Doctoral Dissertations

Date of Award


Degree Type


Degree Name

Doctor of Philosophy



Major Professor

Mary Dzon

Committee Members

Laura Howes, Heather Hirschfeld, Gina Di Salvo


Extant in seven 14th- and 15th-century Middle English manuscripts, the apocryphal Life of Adam and Eve narrates the aftermath of the first humans’ expulsion from Eden. These texts feature a series of bodily/embodied experiences that help to elucidate Adam and Eve’s postlapsarian mortality. The authors of these accounts focus extensively on the physical suffering that the pair undergo as they attempt to survive outside Eden and come to grips with the ramification of their sin. The texts spend a significant amount of time following Eve’s suffering in particular, including her continual despair and the trauma of her first experience of childbirth.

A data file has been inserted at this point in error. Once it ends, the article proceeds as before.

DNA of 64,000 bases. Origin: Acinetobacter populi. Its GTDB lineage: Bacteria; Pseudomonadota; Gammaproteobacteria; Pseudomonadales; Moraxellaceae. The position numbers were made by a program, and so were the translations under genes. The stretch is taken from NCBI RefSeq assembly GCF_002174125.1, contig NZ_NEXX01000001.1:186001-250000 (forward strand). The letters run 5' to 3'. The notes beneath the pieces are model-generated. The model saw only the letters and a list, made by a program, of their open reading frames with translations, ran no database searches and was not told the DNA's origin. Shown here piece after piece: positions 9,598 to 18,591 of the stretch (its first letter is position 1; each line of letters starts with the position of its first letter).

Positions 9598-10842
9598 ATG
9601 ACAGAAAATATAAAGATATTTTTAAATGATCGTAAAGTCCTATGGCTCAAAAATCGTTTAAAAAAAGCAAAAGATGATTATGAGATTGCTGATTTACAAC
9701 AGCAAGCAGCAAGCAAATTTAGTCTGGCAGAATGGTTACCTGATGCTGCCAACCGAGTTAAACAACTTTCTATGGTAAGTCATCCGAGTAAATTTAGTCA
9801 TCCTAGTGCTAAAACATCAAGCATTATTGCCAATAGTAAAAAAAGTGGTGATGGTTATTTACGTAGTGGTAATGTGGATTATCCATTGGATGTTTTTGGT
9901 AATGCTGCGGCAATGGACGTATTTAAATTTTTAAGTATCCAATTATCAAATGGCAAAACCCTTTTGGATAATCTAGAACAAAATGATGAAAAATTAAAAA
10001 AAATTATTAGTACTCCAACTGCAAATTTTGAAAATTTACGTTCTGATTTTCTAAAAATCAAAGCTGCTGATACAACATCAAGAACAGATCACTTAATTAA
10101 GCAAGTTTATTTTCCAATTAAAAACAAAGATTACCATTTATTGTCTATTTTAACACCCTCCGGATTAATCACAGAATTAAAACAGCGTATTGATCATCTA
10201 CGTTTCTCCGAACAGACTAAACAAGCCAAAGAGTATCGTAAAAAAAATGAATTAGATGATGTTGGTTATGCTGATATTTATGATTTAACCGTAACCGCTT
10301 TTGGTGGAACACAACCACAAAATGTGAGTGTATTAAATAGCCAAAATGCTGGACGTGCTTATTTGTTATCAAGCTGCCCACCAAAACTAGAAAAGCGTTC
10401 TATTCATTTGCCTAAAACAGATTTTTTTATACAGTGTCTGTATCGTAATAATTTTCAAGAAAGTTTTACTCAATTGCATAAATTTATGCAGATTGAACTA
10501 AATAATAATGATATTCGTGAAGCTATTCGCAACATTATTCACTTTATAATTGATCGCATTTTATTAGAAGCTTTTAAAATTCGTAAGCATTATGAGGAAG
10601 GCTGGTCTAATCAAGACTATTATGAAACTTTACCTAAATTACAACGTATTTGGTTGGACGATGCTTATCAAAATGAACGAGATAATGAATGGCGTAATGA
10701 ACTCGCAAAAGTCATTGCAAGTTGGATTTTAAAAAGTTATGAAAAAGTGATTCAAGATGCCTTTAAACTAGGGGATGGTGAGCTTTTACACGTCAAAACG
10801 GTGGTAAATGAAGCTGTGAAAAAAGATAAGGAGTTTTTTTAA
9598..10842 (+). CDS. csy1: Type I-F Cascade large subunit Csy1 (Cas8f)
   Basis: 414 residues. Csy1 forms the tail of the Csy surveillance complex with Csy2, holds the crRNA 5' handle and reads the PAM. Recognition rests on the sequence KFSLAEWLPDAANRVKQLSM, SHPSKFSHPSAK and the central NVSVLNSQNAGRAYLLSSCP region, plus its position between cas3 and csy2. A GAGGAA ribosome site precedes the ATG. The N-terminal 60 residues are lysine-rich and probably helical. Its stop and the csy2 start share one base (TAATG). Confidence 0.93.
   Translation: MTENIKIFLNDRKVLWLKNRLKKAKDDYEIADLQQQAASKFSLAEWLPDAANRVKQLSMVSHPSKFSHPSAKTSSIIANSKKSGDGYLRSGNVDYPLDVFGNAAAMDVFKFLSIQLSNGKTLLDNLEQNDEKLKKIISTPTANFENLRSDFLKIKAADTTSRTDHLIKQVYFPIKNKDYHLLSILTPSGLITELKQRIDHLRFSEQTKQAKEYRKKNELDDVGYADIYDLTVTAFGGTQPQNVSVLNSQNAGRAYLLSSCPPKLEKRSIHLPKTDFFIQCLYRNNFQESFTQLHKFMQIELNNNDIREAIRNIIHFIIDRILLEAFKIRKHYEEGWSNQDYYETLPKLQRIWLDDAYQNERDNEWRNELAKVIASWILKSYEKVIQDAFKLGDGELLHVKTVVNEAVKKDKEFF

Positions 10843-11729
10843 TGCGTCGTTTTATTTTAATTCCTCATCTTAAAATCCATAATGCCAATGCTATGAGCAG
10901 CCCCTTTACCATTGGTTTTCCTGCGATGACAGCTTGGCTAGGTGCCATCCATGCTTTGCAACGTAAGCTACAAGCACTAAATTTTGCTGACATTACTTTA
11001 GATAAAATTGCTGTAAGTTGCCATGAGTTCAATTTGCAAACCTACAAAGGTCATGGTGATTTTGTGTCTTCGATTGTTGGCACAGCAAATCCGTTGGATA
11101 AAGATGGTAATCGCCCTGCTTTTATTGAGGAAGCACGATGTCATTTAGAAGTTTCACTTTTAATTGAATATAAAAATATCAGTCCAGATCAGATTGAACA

My dissertation explores the protoplasts’ experiences as representations of medieval religious practices and social concerns. Unlike previous scholarship on this little-known apocryphal narrative, which has tended to focus on genre analysis and questions of morality, my approach centers on the body. I apply close reading and historical and cultural contextualization to the texts, as well as feminist body theory, as my forms of analysis. Chapter 1 serves as an overview of medieval theories of the body. In Chapter 2, I find that the texts’ ability to serve as a penitence narrative is jeopardized by the reality of Adam and Eve’s starvation. In Chapter 3, I argue that the Life primarily uses Eve to explore how medieval methods of penance are realized in the human body. In Chapter 4, I argue that after the loss of the boundaries of Eden, Eve seeks to deal with the consequences of her fleshiness by imposing boundaries upon herself.

Available for download on Wednesday, August 15, 2029

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